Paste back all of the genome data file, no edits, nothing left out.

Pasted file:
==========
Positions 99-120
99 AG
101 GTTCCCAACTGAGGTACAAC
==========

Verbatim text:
Positions 99-120
99 AG
101 GTTCCCAACTGAGGTACAAC